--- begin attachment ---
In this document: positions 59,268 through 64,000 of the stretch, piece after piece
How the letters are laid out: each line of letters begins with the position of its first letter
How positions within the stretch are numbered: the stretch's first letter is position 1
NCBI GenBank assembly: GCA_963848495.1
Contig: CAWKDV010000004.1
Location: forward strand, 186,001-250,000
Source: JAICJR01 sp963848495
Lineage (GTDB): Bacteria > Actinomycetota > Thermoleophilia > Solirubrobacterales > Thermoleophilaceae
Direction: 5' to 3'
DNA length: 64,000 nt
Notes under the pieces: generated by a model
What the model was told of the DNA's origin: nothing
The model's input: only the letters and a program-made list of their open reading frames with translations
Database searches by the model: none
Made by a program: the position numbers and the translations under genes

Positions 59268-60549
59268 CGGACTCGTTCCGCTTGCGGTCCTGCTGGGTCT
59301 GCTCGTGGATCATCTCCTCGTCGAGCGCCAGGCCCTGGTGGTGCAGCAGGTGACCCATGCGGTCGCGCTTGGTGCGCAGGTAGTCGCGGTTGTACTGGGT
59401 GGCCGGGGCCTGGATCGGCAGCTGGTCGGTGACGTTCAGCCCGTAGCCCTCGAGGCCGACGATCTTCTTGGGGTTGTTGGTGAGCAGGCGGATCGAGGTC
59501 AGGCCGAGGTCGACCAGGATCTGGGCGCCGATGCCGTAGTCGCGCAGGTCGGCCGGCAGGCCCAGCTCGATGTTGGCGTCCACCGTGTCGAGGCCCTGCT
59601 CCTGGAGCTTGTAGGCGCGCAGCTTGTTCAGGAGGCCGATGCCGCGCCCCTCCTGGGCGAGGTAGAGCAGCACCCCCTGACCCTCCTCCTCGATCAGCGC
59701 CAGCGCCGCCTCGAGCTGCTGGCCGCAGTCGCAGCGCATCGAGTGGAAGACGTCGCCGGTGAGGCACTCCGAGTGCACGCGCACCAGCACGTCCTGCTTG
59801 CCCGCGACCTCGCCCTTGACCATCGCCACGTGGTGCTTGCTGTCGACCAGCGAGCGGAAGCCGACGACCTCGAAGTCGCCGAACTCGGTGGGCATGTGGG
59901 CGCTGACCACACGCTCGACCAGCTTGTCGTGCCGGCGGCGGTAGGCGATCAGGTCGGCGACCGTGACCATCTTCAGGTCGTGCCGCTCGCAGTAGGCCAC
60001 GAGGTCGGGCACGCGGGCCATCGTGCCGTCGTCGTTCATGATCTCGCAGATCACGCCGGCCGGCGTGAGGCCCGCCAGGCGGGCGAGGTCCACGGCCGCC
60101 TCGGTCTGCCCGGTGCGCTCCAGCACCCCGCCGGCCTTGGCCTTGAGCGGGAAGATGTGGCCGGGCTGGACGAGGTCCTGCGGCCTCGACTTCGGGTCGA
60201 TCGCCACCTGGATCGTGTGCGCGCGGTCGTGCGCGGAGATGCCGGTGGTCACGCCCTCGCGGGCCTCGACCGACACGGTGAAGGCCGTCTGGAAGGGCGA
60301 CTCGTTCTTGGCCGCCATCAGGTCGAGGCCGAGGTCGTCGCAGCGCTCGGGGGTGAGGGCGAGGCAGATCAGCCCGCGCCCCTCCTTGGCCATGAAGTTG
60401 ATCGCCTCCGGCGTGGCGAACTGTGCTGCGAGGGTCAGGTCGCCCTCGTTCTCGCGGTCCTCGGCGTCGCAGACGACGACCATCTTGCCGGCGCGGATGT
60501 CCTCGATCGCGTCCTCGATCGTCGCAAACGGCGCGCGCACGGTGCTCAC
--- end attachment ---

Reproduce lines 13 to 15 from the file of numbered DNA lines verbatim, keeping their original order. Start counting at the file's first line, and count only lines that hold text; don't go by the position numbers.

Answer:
The model's input: only the letters and a program-made list of their open reading frames with translations
Database searches by the model: none
Made by a program: the position numbers and the translations under genes